L72.2 - Steatocystoma multiplex

Version 2023
ICD-10:L72.2
Short Description:Steatocystoma multiplex
Long Description:Steatocystoma multiplex
Status: Valid for Submission
Version:ICD-10-CM 2023
Code Classification:
  • Diseases of the skin and subcutaneous tissue (L00–L99)
    • Disorders of skin appendages (L60-L75)
      • Follicular cysts of skin and subcutaneous tissue (L72)

L72.2 is a billable ICD-10 code used to specify a medical diagnosis of steatocystoma multiplex. The code is valid during the fiscal year 2023 from October 01, 2022 through September 30, 2023 for the submission of HIPAA-covered transactions.

Approximate Synonyms

The following clinical terms are approximate synonyms or lay terms that might be used to identify the correct diagnosis code:

Clinical Information

Index to Diseases and Injuries References

The Index to Diseases and Injuries is an alphabetical listing of medical terms, with each term mapped to one or more ICD-10 code(s). The following references for this diagnosis code are found in the injuries and diseases index:

Convert to ICD-9 Code

Source ICD-10 CodeTarget ICD-9 Code
L72.2706.2 - Sebaceous cyst
Approximate Flag - The approximate mapping means there is not an exact match between the ICD-10 and ICD-9 codes and the mapped code is not a precise representation of the original code.

Patient Education


Birth Defects

What are birth defects?

A birth defect is a problem that happens while a baby is developing in the mother's body. Most birth defects happen during the first 3 months of pregnancy. One out of every 33 babies in the United States is born with a birth defect.

A birth defect may affect how the body looks, works, or both. Some birth defects like cleft lip or neural tube defects are structural problems that can be easy to see. Others, like heart disease, are found using special tests. Birth defects can range from mild to severe. How a birth defect affects a child's life depends mostly on which organ or body part is involved and how severe the defect is.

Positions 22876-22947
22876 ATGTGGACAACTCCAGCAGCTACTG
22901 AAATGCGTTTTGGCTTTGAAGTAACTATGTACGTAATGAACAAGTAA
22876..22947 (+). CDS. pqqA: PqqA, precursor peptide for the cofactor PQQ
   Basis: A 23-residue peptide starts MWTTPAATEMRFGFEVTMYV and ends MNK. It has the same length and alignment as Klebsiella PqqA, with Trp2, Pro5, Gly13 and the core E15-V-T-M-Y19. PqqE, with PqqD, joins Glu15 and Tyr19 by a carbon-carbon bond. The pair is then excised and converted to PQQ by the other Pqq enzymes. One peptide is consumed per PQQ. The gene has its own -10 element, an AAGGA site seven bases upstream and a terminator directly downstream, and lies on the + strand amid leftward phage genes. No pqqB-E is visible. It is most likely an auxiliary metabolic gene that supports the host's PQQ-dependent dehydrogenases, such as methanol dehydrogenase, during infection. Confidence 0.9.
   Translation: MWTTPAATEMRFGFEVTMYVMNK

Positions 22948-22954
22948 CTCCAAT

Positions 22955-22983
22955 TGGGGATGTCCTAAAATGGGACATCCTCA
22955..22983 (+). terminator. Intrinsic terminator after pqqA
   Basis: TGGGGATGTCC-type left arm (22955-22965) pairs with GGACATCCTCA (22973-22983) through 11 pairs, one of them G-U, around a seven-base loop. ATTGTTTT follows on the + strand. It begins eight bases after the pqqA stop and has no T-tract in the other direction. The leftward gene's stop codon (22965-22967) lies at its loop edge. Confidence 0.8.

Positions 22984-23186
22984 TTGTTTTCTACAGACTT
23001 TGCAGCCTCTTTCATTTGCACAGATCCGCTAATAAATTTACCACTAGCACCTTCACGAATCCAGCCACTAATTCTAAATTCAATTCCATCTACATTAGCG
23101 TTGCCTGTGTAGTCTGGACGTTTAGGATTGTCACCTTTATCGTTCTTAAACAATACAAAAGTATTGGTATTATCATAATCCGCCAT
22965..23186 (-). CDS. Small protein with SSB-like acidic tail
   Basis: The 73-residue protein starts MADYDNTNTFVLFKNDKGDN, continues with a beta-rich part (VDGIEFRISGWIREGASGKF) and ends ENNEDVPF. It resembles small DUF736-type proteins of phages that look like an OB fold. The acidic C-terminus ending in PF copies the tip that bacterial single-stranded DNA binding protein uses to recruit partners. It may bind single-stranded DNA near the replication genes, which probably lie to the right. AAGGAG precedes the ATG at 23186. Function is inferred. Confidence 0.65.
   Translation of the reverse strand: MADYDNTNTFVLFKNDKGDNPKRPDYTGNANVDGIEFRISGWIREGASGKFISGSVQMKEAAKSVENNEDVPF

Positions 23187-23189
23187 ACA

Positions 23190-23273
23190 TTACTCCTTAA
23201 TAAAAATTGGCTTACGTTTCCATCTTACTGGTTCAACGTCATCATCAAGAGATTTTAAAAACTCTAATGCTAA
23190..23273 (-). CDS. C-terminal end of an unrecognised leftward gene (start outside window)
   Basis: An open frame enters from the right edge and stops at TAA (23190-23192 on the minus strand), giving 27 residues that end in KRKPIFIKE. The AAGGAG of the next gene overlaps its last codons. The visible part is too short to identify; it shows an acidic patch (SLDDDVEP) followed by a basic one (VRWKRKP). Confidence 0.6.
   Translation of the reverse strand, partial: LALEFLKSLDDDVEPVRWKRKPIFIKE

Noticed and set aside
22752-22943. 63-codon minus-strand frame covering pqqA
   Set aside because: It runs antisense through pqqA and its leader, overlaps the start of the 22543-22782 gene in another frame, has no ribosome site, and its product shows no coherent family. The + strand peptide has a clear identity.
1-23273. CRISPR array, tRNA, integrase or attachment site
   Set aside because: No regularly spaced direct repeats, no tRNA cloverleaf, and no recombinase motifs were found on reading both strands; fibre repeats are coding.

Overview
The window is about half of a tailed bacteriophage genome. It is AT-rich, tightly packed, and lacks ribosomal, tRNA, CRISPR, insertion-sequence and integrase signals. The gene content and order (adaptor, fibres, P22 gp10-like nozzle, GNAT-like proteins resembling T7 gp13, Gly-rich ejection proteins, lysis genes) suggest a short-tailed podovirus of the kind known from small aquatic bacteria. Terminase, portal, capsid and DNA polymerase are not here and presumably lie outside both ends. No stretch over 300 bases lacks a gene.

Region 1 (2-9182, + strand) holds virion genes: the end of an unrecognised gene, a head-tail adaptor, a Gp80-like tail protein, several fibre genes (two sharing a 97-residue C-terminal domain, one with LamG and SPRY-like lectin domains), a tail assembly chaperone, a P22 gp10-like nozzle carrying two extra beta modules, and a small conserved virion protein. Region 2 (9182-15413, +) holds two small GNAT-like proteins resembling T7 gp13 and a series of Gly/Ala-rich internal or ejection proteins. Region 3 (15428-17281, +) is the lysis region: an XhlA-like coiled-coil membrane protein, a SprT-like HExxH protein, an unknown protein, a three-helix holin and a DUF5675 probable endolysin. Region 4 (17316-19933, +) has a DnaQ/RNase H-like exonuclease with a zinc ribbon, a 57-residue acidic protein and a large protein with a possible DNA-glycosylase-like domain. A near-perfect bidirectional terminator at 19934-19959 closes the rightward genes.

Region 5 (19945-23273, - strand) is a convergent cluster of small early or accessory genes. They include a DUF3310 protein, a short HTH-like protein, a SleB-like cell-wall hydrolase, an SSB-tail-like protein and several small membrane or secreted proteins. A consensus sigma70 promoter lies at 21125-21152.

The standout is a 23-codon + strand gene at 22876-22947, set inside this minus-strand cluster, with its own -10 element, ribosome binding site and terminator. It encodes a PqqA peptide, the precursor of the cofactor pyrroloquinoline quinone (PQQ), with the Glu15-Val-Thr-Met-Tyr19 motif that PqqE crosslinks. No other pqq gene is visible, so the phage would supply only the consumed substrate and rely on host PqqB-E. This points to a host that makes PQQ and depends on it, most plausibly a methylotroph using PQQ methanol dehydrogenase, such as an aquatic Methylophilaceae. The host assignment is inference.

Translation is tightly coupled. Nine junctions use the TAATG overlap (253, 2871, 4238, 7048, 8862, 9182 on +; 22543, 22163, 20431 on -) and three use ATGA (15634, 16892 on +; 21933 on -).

What causes birth defects?

For some birth defects, researchers know the cause. But for many birth defects, the exact cause is unknown. Researchers think that most birth defects are caused by a complex mix of factors, which can include:

Who is at risk of having a baby with birth defects?

Certain factors may might increase the chances of having a baby with a birth defect, such as:

How are birth defects diagnosed?

Health care providers can diagnose some birth defects during pregnancy, using prenatal testing. That's why it important to get regular prenatal care.

Other birth defects may not be found until after the baby is born. Providers may find them through newborn screening. Some defects, such as club foot, are obvious right away. Other times, the health care provider may not discover a defect until later in life, when the child has symptoms.

What are the treatments for birth defects?

Children with birth defects often need special care and treatments. Because the symptoms and problems caused by birth defects vary, the treatments also vary. Possible treatments may include surgery, medicines, assistive devices, physical therapy, and speech therapy.

Often, children with birth defects need a variety of services and may need to see several specialists. The primary health care provider can coordinate the special care that the child needs.

Can birth defects be prevented?

Not all birth defects can be prevented. But there are things you can do before and during pregnancy to increase your chance of having a healthy baby:

Centers for Disease Control and Prevention


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Steatocystoma multiplex

Steatocystoma multiplex is a skin disorder characterized by the development of multiple noncancerous (benign) cysts known as steatocystomas. These growths begin in the skin's sebaceous glands, which normally produce an oily substance called sebum that lubricates the skin and hair. Steatocystomas are filled with sebum.

In affected individuals, steatocystomas typically first appear during adolescence and are found most often on the torso, neck, upper arms, and upper legs. These cysts are usually the only sign of the condition. However, some affected individuals also have mild abnormalities involving the teeth or the fingernails and toenails.


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Code History